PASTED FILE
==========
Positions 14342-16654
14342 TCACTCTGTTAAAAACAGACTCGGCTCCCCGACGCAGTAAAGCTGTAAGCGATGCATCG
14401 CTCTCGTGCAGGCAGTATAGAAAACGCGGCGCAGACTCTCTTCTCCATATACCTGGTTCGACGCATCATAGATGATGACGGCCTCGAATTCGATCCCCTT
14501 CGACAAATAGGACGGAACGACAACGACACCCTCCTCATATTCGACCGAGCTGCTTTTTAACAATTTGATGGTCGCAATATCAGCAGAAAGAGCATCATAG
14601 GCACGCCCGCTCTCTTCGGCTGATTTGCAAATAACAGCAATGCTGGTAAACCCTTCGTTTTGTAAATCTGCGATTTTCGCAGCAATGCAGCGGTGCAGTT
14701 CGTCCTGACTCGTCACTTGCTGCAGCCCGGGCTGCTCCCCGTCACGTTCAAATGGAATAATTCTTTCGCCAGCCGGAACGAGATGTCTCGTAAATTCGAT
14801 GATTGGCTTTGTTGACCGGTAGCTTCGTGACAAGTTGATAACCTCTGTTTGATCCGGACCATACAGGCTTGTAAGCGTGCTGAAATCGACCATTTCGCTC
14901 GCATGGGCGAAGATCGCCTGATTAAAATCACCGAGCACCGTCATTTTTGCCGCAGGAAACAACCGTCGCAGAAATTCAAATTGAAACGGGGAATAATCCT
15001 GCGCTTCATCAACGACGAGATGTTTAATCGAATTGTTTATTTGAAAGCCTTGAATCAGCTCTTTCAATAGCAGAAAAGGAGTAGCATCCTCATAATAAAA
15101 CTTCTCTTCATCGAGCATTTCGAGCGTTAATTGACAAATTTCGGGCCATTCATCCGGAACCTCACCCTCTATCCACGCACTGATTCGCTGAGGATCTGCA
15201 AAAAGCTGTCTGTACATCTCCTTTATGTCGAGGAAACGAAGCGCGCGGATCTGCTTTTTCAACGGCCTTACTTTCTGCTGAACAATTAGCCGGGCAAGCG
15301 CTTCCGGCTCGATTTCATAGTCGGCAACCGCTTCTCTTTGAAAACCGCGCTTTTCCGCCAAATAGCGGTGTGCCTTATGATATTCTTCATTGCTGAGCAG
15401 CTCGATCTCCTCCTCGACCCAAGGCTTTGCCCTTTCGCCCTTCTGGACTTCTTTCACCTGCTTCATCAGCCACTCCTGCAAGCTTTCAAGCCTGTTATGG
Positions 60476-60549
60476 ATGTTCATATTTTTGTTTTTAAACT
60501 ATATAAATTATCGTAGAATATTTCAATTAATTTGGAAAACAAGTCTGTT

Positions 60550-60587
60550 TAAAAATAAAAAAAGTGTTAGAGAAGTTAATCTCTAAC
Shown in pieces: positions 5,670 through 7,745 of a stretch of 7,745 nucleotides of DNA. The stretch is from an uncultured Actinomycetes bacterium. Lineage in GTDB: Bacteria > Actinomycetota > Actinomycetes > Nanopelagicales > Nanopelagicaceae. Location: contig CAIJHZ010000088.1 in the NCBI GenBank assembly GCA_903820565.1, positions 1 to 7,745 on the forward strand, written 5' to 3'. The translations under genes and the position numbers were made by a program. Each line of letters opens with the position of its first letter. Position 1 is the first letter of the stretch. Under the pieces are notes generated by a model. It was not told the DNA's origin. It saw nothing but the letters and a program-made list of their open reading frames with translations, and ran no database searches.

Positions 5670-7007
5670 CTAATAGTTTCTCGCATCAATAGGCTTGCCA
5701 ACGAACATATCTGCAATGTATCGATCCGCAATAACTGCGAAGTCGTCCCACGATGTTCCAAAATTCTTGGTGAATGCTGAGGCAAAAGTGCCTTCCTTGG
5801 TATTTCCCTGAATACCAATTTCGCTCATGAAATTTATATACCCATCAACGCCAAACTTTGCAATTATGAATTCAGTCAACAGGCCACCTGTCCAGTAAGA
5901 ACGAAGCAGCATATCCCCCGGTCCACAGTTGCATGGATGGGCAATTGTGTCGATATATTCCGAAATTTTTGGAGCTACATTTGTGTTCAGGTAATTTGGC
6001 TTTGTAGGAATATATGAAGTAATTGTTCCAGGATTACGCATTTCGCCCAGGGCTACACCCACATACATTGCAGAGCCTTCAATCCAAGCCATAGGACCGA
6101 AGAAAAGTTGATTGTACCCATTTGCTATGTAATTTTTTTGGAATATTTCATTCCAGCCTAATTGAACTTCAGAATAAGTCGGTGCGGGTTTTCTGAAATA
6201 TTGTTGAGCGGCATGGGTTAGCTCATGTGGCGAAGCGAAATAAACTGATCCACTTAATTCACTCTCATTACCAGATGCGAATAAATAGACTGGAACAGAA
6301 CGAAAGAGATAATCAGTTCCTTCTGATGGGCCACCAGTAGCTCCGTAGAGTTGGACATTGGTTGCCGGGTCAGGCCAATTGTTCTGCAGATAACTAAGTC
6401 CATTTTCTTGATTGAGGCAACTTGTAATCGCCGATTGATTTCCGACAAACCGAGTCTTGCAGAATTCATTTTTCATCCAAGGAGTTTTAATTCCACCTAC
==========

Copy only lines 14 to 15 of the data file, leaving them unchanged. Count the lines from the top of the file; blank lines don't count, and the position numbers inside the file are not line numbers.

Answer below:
Positions 60476-60549
60476 ATGTTCATATTTTTGTTTTTAAACT